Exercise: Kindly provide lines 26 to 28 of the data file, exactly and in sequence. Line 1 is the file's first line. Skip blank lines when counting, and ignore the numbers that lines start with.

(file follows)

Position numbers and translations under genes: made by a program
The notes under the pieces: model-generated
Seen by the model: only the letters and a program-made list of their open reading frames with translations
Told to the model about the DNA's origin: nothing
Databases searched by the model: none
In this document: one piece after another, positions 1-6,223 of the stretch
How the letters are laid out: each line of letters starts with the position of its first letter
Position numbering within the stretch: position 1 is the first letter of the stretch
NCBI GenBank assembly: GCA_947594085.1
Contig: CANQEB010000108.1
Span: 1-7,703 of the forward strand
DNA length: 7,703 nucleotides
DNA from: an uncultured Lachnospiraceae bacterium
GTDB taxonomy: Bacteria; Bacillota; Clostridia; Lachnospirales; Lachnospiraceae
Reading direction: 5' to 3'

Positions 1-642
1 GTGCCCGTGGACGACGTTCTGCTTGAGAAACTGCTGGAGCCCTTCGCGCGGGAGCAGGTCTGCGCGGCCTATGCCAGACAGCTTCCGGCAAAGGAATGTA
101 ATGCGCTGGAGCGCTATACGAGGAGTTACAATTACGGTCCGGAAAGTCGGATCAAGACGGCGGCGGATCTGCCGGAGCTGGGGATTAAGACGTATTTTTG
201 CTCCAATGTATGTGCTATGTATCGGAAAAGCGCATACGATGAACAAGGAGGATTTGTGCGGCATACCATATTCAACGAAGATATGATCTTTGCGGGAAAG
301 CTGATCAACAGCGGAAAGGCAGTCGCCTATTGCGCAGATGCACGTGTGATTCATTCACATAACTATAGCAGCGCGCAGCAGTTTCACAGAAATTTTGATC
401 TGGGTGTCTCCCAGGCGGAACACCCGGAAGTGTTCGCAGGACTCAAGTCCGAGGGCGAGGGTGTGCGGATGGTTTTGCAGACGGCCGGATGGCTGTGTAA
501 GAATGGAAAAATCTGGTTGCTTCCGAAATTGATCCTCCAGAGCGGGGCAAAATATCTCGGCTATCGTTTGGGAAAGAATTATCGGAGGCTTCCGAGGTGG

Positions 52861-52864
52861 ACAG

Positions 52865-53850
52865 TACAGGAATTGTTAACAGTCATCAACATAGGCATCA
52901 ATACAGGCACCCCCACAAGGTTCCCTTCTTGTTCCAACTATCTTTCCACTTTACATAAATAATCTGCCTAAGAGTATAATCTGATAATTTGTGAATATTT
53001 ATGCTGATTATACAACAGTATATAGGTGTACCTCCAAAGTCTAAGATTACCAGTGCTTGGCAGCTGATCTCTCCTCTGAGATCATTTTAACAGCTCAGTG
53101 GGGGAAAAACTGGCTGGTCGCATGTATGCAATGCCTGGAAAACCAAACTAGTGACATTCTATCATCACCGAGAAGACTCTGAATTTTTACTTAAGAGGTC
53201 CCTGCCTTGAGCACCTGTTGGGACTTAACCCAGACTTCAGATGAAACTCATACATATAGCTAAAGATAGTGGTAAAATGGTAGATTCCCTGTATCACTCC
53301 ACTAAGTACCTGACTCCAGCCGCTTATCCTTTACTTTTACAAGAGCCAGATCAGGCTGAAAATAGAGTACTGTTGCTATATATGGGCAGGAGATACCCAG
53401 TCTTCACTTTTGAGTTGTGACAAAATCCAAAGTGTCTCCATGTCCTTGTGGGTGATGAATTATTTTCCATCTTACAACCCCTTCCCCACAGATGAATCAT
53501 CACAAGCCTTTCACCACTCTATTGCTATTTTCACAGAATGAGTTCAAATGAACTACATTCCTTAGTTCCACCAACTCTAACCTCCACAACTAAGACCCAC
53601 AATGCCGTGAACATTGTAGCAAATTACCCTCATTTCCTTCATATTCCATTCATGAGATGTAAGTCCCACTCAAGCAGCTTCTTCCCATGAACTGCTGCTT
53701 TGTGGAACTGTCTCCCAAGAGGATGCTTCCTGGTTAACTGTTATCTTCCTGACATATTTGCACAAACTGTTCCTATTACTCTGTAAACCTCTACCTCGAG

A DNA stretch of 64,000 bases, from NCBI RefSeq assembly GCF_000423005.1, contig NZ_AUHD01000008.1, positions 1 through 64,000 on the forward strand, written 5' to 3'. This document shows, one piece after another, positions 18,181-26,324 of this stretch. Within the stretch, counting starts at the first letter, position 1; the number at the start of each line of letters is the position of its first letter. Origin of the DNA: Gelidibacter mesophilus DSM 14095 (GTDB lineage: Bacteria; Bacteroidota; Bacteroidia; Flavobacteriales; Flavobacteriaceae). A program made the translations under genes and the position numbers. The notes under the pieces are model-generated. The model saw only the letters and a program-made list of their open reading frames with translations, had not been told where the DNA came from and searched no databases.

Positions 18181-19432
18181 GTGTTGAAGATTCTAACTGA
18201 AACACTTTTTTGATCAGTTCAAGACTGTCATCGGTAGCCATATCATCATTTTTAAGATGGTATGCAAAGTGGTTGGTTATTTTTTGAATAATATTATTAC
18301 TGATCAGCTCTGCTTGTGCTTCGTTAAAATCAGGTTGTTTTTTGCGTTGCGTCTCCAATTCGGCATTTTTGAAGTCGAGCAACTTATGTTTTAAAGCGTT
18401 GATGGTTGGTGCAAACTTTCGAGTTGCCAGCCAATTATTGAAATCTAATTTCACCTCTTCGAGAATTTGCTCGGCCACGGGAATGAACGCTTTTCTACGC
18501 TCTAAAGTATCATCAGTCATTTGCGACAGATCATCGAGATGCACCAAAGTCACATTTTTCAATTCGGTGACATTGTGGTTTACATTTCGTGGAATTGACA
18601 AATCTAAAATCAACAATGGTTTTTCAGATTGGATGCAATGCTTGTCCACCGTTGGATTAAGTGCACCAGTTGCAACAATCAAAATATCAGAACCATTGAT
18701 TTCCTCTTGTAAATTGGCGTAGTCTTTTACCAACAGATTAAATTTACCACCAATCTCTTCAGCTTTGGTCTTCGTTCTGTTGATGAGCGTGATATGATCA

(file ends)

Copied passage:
52865 TACAGGAATTGTTAACAGTCATCAACATAGGCATCA
52901 ATACAGGCACCCCCACAAGGTTCCCTTCTTGTTCCAACTATCTTTCCACTTTACATAAATAATCTGCCTAAGAGTATAATCTGATAATTTGTGAATATTT
53001 ATGCTGATTATACAACAGTATATAGGTGTACCTCCAAAGTCTAAGATTACCAGTGCTTGGCAGCTGATCTCTCCTCTGAGATCATTTTAACAGCTCAGTG